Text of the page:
Though apparently an account of Thoreau’s two-year sojourn at Walden Pond, Walden reveals his coming of age during the years in which he wrote it. It can be read, therefore, as Henry David Thoreau’s spiritual autobiography for the years 1845 to 1854. Walden is, of course, more than an account or an autobiography. It is a work of art. Because of its artistry, we are able to perceive experientially Thoreau’s psychic and moral growth, and we can begin to understand the relevance of his growth to us.

In 1845 Thoreau built a hut near Walden Pond and moved into it as a practical expediency: he wanted to live inexpensively in order to write and think. He also wanted to feel that he was living excellently. As he explained in the most famous passage in the book, ‘‘I went to the woods because I wished to live deliberately, to front only the essential facts of life, and see if I could not learn what it had to teach, and not, when I came to die, discover that I had not lived. I did not wish to live what was not life, living is so dear; nor did I wish to practice resignation, unless it was quite necessary.’’ To live essentially meant first of all to distinguish between labor which a man must do in order to survive and respect himself, and labor which he does without realizing that it is aimed at acquiring or preserving things which impede his life because they are not worth the effort they entail. Thoreau thought his neighbors in Concord sacrificed too much of their life energy to this latter type of busy-ness, and he characterized it astutely as ‘‘doing penance in a thousand remarkable ways.’’ His interest was in living, not merely in making more than a living. He objected to a man wasting his mind and soul in incessant labor which was intended, ironically enough, to provide for a fuller life. Thoreau thought life too short to postpone it. Perhaps therefore he devoted his first chapter, ‘‘Economy,’’ to his radical distinction between essentials and inessentials, or, as he would have believed, between practicalities and impracticalities.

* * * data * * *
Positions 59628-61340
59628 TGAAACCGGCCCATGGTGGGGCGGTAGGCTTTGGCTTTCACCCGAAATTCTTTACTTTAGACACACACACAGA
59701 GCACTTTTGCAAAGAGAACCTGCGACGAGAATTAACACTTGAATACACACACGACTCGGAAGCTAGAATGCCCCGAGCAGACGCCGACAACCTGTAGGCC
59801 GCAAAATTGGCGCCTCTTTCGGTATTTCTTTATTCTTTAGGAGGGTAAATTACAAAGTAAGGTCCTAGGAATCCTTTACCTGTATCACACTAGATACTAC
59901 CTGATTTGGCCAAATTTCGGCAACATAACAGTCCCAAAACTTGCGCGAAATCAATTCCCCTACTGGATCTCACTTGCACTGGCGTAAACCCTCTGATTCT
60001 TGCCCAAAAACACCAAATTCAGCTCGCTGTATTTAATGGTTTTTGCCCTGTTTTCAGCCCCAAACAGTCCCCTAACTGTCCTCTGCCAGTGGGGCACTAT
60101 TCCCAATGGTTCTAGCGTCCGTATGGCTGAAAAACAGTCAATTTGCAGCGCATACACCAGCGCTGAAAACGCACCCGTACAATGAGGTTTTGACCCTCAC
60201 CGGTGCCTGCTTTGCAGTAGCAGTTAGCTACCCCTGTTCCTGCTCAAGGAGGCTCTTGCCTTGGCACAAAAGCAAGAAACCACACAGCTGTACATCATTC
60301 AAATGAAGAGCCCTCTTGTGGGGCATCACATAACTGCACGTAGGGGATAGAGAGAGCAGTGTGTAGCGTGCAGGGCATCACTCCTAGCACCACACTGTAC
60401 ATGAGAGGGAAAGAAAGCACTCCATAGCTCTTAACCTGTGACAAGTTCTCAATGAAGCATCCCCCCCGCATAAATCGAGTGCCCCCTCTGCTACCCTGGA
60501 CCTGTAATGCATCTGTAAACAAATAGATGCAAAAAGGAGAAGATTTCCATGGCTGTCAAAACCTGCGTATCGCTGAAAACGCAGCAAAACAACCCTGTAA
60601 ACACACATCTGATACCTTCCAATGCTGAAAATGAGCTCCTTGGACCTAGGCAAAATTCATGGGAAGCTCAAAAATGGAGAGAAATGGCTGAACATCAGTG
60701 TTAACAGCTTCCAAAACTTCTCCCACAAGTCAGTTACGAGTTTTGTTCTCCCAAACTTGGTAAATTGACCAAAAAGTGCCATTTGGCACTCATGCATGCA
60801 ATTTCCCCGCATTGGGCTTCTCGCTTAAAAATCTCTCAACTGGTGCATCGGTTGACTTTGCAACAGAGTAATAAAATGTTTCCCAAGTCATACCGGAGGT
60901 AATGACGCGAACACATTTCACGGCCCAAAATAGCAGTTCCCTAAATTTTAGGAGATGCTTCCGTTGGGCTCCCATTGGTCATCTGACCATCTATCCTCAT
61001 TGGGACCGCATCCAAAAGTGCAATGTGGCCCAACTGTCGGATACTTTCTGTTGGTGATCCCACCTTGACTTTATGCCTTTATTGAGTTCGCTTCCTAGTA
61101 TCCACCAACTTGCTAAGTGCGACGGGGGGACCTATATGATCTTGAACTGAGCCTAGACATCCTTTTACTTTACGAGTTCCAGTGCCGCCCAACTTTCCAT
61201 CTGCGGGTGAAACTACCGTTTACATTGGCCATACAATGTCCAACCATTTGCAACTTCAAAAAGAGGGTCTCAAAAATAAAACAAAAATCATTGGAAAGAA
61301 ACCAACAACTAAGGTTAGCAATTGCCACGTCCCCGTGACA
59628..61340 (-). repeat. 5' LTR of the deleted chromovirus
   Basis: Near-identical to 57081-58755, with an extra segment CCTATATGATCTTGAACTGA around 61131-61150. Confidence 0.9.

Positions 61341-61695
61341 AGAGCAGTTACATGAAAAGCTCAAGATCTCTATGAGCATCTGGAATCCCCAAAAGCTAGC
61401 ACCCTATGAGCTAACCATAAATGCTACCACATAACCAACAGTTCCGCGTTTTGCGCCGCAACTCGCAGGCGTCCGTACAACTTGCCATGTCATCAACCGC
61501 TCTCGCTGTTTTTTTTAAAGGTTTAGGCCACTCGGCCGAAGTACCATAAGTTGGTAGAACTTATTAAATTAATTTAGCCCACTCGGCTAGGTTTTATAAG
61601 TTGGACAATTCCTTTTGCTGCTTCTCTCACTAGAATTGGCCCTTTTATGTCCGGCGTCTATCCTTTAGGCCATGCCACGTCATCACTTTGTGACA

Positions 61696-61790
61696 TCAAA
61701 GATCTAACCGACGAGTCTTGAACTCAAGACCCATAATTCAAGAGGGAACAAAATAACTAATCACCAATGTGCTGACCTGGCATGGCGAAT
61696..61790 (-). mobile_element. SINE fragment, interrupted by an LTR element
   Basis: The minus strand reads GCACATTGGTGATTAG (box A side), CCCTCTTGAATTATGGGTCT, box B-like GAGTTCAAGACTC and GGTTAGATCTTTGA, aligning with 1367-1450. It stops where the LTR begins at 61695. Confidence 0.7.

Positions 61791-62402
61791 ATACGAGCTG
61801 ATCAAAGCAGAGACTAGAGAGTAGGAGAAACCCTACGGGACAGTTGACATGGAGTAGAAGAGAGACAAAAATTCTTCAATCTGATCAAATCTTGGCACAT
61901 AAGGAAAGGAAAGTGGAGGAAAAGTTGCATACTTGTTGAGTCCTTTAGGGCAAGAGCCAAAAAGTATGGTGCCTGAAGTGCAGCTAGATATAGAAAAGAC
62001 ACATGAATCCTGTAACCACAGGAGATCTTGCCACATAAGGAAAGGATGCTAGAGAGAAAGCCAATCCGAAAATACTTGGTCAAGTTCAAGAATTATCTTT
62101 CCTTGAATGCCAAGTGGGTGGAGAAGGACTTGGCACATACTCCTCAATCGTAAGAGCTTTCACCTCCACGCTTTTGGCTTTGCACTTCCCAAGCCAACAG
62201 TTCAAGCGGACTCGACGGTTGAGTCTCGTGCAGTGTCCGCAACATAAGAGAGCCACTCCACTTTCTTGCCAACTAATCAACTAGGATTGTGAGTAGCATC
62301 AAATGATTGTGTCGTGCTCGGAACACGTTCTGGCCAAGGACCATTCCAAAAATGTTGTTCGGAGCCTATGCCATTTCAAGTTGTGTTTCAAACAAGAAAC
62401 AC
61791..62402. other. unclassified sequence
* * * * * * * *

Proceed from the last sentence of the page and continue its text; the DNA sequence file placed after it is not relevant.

For it was just such a practical problem he faced. He tells us cryptically that his purpose in going to Walden was ‘‘to transact some private business with the fewest obstacles.’’ He never tells us directly what this ‘‘private business’’ was, but we may fairly deduce that it had largely to do with protecting, strengthening, and reconstituting his soul. He was then twenty-eight years old and had not yet been able to find a way of getting his living without injuring his spirit. After graduating from Harvard, he taught school, lived with the Ralph Waldo Emersons, lectured before the Concord Lyceum, published in the Dial, and went to Staten Island as a tutor in the house of Emerson’s brother William; while in New York he tried to break into the literary market there, but he met with little success; finally he returned home to Concord to work in his father’s pencil factory. By none of his varied attempts at earning a living had he managed to live his chosen life as a writer and as a man. The move to Walden afforded a good solution to his economic problem. It seems also to have been an admirable gesture toward the solitude that this young man needed to grow from an apprentice philosopher and a spiritual youth to an independent adult.

Thoreau tells us early in Walden that he aspired to live a noble life though most men live mean ones, and, to judge from the resolute tone of the opening chapter, he has a pretty fair idea of how stubbornly he—Henry David Thoreau—has had to proceed toward his goal. Furthermore, he knows the specific qualities of the life to which he aspired. What becomes clear through the course of the book, and what commands our respect for the man and the lessons he would teach us, is that he slowly, patiently, even arduously, attains that life he values and by which he judged the lives of his neighbors to be insufficient models for him to follow.